Younger home buyers flock to Midwest, Mountain states

After peaking in 2020, the share of purchases among younger home buyers has dropped due to ongoing affordability issues and the return of older consumers to the market, according to CoreLogic.

The percentage of home buyers aged 30 and below fell to under 20% nationally in 2021, after approaching 22% in 2020. Seasonally adjusted numbers from the first two months of the current year show the young home-buyer share retreating even further.

“The slim supply of homes for sale is pushing up home prices,” said Archana Pradhan, principal and economist at CoreLogic in a research statement. “Since 2021, record-breaking home price growth has created affordability challenges, especially for young home buyers.”

Gen Z and younger millennials seeking homeownership are likely to see greater opportunities away from the coasts. Markets in the Mountain and Midwest regions, w. a greater number of lower-priced properties are available, have seen a corresponding higher share of younger consumers, CoreLogic said.

Two Utah markets, Provo and Ogden, had the highest percentage of young adults under 30 applying for purchase mortgages with 37% and 35% shares of their total pool of buyers. They were followed by Grand Rapids, Michigan, and Des Moines, Iowa, w. younger consumers made 34% of purchases. Closely behind were Pittsburgh and Buffalo, New York, each with 32%. Omaha, Nebraska; Wichita, Kansas; Colorado Springs, Colorado and Cincinnati rounded out the top 10 metro areas with the highest percentage of younger home buyers.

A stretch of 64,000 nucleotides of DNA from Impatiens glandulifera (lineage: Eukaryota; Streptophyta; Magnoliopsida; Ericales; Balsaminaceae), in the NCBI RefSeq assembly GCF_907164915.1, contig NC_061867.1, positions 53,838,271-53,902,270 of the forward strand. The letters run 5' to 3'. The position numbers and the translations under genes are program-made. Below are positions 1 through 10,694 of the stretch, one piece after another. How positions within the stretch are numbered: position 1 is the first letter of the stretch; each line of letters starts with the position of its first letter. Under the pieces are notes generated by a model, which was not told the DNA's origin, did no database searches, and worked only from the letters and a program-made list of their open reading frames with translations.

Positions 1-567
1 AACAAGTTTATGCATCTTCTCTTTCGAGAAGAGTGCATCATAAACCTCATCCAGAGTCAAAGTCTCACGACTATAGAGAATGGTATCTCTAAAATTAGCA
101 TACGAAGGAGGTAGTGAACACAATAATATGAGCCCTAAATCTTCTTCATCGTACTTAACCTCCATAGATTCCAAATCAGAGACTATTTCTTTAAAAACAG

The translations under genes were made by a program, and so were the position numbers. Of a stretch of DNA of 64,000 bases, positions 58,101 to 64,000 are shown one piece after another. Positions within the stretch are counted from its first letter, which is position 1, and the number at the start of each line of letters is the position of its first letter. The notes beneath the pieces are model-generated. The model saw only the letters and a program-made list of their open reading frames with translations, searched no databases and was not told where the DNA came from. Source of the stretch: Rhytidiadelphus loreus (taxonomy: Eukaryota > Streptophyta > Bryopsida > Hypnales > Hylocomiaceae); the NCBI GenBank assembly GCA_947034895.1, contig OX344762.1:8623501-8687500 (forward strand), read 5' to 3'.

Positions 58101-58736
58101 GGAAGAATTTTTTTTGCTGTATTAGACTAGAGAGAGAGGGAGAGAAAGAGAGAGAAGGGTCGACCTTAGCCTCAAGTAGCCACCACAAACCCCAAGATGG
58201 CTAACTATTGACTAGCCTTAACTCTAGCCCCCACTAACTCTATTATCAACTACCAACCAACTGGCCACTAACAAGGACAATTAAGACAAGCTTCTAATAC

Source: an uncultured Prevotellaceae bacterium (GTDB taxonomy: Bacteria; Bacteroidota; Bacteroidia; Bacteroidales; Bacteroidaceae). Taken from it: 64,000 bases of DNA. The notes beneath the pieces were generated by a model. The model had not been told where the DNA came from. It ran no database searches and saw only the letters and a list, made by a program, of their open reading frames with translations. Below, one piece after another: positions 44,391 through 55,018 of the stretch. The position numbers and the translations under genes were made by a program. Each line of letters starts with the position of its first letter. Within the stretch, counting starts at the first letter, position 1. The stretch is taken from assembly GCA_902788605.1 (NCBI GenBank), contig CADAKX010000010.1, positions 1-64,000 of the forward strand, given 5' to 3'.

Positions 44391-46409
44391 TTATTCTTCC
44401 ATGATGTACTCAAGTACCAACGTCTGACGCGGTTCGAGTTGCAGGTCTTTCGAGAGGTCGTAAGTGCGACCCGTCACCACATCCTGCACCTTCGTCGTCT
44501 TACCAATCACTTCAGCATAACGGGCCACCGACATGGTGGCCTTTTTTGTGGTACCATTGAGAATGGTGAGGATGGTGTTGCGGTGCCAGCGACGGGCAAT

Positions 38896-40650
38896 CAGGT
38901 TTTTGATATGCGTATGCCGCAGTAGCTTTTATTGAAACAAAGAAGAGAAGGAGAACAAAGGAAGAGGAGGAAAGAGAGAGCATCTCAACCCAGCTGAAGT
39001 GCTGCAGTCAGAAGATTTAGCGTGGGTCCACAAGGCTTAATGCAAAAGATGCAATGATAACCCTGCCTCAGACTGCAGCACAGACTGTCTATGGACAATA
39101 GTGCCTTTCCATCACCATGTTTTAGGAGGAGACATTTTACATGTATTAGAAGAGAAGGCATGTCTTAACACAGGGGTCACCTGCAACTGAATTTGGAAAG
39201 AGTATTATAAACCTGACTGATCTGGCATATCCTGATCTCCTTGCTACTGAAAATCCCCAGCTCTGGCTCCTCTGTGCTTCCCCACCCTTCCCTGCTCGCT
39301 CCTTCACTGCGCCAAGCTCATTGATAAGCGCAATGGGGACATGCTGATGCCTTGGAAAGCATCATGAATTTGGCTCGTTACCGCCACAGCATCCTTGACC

On the other end, cities in Florida and California had the smallest percentage of purchases by buyers under 30. North Port, Florida came in at the bottom with 10%, followed by Cape Coral, Florida at 11% and Deltona, Florida with 13%. Oxnard, California and Miami rounded out the bottom five with 15% each.

During the first year of the coronavirus pandemic — when interest rates headed downward and the threat of COVID-19 discouraged many older buyers from participating in the home-buying process — younger millennial and Gen Z applicants grabbed a greater share of the purchase market. But the surge in housing costs, with consistent annual price growth of between 15% to 20% over the past 12 months, appears to be driving those numbers back down to their lowest in a decade.

While many in the housing industry expect home-price growth to ease slightly in 2022, affordability issues will remain a roadblock for many buyers. Current headwinds in the form of rising mortgage rates are only compounding the problem.

“These trends toward record-breaking home prices and increasing mortgage rates will impact potential younger homebuyers and lower-income homebuyers the most,” Pradhan said.